So there's a smoking crater where Don Imus used to sit. That's fine with those of us who never understood the appeal of his grizzled-codger shtick, which always sounded like Rooster Cogburn reading "The Turner Diaries" anyway.
But if we're going to administer a ritual flaying to every blowhard who channels the ugly American id, why has a hate-speech Touretter like Ann Coulter escaped the skinning knife? She called Democratic presidential candidate John Edwards a "faggot" at the Conservative Political Action Conference; insisted on "The Big Idea with Donny Deutsch" that Bill Clinton's "promiscuity" is proof of "latent homosexuality"; quipped on "Hardball Plaza" that Al Gore is a "total fag"; and wrote, in her syndicated column, that the odds of Hillary Clinton "coming out of the closet" in 2008 are "about even money."
Obviously, racism — slavery, lynching, institutionalized discrimination — has taken a much greater toll, in this country, than homophobia. According to the most recent FBI data (2005), most hate crimes (54.7%) were racially motivated; only 14.2% were inspired by the sexual orientation of the victim.
But there's another reason the media haven't given Coulter a prime-time water-boarding: Her problem is our problem. As a society, we view racial epithets as Class A felonies, whereas homophobic slurs are parking violations (if that). Coulter laughed off her Edwards crack, saying, "The word I used Ã¢â‚¬Â¦ has nothing to do with gays. It's a schoolyard taunt, meaning wuss."
Got that? The term "faggot," helpfully defined by the American Heritage Dictionary as "offensive slang Ã¢â‚¬Â¦ a disparaging term for a homosexual man," really means "wuss," a schoolyard pejorative applied exclusively to guys — guys who are "unmanly," according to American Heritage. Not that it means you're a fag or anything. Which is just British slang for "cigarette" anyway. So why are you looking at me like that?
Coulter's chop-logic reminds us that homophobia is so ubiquitous as to be invisible in American society. Only people whose idea of formal attire is a white sheet with eyeholes would dare to use the N-word in public, but homophobic smears reverberate throughout pop culture. Little wonder: Asked in a 2003 Pew Global Attitudes Project study if homosexuality should be accepted by society, only a razor-thin majority (51%) of Americans answered yes, in contrast to 83% in Germany, 77% in France and 74% in Britain.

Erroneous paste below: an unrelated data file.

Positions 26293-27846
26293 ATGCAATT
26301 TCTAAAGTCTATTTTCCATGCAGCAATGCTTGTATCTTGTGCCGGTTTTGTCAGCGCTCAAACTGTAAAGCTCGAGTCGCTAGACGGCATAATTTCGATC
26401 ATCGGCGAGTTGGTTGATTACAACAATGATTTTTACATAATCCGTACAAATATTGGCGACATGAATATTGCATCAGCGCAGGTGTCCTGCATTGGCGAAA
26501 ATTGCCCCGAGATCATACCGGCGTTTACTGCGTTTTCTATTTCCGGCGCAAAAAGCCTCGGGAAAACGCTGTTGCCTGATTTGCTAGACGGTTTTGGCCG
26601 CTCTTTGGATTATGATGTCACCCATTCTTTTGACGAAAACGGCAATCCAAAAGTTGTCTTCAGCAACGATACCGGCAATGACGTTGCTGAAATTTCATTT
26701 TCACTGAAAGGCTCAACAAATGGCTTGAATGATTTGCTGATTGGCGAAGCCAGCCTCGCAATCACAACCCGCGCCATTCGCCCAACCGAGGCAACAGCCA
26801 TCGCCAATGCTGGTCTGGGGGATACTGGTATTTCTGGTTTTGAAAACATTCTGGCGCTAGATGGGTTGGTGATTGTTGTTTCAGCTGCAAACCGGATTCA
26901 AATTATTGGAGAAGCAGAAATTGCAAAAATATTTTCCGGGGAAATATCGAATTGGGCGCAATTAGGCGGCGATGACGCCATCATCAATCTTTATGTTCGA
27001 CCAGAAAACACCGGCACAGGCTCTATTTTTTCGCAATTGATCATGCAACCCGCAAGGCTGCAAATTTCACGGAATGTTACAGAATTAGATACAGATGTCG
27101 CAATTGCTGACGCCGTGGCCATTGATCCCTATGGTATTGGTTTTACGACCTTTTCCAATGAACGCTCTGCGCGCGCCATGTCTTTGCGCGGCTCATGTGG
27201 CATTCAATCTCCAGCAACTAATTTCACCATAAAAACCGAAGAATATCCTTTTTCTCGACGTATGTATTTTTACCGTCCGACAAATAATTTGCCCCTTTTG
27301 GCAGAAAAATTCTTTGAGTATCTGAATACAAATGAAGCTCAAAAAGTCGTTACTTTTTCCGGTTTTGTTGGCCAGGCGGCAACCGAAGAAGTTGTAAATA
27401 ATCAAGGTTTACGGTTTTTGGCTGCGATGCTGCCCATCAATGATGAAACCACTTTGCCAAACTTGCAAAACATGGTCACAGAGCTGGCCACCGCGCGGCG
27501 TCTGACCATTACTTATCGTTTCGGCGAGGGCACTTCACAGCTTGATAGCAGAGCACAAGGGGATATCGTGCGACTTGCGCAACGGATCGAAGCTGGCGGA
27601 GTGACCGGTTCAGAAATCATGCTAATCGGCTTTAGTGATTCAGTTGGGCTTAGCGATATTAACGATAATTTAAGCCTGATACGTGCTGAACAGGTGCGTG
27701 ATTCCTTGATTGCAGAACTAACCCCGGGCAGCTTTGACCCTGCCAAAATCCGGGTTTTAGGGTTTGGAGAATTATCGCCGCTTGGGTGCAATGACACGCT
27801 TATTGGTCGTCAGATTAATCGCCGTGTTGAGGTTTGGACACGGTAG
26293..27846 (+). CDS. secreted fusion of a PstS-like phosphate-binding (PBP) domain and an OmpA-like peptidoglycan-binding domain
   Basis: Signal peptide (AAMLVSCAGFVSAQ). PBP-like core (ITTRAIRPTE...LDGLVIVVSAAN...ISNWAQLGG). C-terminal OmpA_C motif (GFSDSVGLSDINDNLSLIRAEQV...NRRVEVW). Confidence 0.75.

Our tradition of demonizing political opponents is founded on homophobic innuendo. Camille Paglia derided Al Gore for his "prissy, lisping Little Lord Fauntleroy persona" that "borders on epicene." John Kerry was deemed too "French" — meaning too much of a girlie man — to be commander in chief. Now Edwards is too heteroflexible; only Straight Guys with a Queer Eye get $400 haircuts, right?
George W. Bush learned an unforgettable lesson about the anxious nature of American masculinity when Newsweek branded his father a "wimp," a perception Bush 41 never really overcame. The resolve never to look like a wimp is the key to Dubya's psychology: the you-talkin'-to-me pugnacity at news conferences; the Top Gun posturing on the aircraft carrier, in a crotch-gripping flight suit that moved G. Gordon Liddy to swoon — on "Hardball," for Freud's sake — "what a stud."
Doesn't all this machismo and locker-room homophobia protest a little too much? What can we say about a country so anxiously hypermasculine that it produces Godmen, a muscular-Christianity movement that seeks to lure Real Men back to church with services that feature guys bending metal wrenches with their bare hands and leaders exulting, "Thank you, Lord, for our testosterone!"
The trouble with manhood, American-style, is that it's maintained by frantically repressing every man's feminine side and demonizing the feminine and the gay wherever we see them. In his book, "The Wimp Factor: Gender Gaps, Holy Wars, and the Politics of Anxious Masculinity," clinical psychologist Stephen Ducat calls this state of mind "femiphobia" — a pathological masculinity founded on the subconscious belief that "the most important thing about being a man is not being a woman."
OK, so maybe I'm overstepping the bounds of my Learning Annex degree in pop psychology. But the hidden costs of our overcompensatory hypermachismo are far worse than a few politicians slimed by pundits. The horror in Iraq has been protracted past the point of lunacy by George W.'s bring-it-on braggadocio, He-Ra unilateralism and damn-the-facts refusal to acknowledge mistakes — all hallmarks of a pathological masculinity that confuses diplomacy with weakness and arrogant rigidity with strength. It is founded not on a self-assured sense of what it is but on a neurotic loathing of what it secretly fears it may be: wussy. And it will go to the grave insisting on battering-ram stiffness (stay the course! don't pull out!) as the truest mark of manhood.
Mark Dery is a cultural critic who teaches in the department of journalism at New York University.
© 2007 The Los Angeles Times